Date of Award

12-23-2008

Document Type

Dissertation

Degree Name

Doctor of Philosophy (PhD)

Department

Criminology

First Advisor

Randy L. Martin, Ph.D.

Second Advisor

Lynda Federoff, Ph.D.

Third Advisor

Jamie Martin, Ph.D.

Fourth Advisor

Jennifer Gossett, Ph.D.

Abstract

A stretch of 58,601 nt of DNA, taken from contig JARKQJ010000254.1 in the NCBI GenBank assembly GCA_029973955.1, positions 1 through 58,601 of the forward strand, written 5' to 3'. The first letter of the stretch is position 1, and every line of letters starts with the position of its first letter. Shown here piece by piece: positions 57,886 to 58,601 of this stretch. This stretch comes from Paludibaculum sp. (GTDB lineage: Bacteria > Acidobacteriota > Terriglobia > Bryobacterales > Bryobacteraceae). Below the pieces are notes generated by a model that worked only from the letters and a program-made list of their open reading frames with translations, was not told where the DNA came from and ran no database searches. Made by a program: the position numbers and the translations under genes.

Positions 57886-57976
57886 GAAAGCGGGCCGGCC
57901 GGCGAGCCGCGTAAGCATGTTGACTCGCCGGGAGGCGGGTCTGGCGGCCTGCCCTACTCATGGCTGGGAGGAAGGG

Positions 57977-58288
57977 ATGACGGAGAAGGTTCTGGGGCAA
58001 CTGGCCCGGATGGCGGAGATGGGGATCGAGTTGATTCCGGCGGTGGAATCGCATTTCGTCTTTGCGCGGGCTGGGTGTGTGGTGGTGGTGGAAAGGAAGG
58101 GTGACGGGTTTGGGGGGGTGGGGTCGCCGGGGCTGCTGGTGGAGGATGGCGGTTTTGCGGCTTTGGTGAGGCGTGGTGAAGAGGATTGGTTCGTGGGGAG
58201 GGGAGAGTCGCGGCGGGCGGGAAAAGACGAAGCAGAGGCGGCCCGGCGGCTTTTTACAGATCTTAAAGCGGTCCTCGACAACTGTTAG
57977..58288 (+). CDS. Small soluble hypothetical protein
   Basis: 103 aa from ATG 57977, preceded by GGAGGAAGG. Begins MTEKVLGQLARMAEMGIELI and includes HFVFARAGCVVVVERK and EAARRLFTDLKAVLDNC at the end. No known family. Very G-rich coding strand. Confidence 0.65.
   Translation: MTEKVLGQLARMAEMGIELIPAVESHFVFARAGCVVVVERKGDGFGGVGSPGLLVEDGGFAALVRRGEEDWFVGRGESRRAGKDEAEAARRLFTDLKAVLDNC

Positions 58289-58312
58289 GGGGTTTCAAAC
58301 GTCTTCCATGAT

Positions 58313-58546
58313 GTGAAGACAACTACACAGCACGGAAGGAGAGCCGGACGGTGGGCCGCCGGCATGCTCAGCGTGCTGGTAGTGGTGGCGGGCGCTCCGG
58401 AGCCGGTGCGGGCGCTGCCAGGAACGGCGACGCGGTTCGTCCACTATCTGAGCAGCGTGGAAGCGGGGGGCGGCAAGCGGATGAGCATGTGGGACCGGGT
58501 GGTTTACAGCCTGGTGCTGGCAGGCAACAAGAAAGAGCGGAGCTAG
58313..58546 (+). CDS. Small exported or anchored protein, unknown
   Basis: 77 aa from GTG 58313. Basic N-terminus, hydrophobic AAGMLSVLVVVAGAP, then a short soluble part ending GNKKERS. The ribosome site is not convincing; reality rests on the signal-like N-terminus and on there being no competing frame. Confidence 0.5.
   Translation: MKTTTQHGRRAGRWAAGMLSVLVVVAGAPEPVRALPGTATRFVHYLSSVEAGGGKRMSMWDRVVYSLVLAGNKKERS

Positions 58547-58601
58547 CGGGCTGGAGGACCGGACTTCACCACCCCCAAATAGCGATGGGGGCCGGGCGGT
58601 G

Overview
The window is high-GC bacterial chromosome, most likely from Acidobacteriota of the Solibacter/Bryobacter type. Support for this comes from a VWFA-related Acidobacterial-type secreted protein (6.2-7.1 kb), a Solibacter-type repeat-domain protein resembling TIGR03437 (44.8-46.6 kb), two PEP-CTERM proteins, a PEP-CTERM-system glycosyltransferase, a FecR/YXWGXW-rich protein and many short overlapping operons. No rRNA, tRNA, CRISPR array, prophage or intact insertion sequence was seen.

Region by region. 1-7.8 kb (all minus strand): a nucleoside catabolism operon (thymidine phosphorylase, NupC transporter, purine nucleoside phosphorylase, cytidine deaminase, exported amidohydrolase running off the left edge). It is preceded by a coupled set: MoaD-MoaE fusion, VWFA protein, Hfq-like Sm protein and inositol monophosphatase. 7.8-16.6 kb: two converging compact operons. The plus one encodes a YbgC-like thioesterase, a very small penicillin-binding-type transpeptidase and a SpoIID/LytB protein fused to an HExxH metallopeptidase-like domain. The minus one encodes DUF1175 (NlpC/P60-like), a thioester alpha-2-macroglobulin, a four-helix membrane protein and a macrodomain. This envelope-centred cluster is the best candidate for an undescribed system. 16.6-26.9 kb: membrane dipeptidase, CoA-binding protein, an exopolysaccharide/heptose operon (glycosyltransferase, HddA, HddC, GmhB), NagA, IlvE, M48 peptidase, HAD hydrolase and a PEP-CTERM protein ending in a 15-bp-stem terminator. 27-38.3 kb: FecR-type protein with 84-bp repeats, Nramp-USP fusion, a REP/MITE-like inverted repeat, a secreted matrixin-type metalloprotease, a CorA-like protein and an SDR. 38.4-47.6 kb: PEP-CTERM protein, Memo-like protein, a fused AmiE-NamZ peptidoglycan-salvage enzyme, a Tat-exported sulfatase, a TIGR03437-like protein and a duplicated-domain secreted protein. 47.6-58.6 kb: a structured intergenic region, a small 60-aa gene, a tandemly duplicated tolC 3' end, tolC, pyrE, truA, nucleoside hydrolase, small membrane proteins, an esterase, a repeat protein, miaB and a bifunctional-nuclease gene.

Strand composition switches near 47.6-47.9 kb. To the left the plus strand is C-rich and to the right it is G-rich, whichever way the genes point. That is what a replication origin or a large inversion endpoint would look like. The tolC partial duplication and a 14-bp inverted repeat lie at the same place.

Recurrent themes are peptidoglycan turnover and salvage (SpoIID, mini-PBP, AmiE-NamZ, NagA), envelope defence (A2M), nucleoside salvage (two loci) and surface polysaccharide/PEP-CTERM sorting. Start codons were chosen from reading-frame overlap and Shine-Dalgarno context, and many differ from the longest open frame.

This qualitative study explores self development subsequent to childhood victimization. Supported by Integral Theory’s (Wilber, 1999) conceptualization of the self-system, 15 licensed clinicians were interviewed via telephone to collect data regarding the developmental processes and characteristic qualities of harmful and nonharmful victims, the two general outcomes addressed by the cycle of violence (COV) hypothesis. Multiple phases of analysis led to the identification of developmental processes and characteristic qualities for three victim groups based on relative harmfulness: nonharmful victims; moderately or self harmful victims; and globally harmful victims. Findings in relation to each of the victim groups were also used to create general propositions of an integral victimology. Along with their relative placement on a continuum of risk for completing the COV, individuals within the three identified victim groups can also be conceptualized as being spiritual attuned or misattuned in relation to healthy and normative development.

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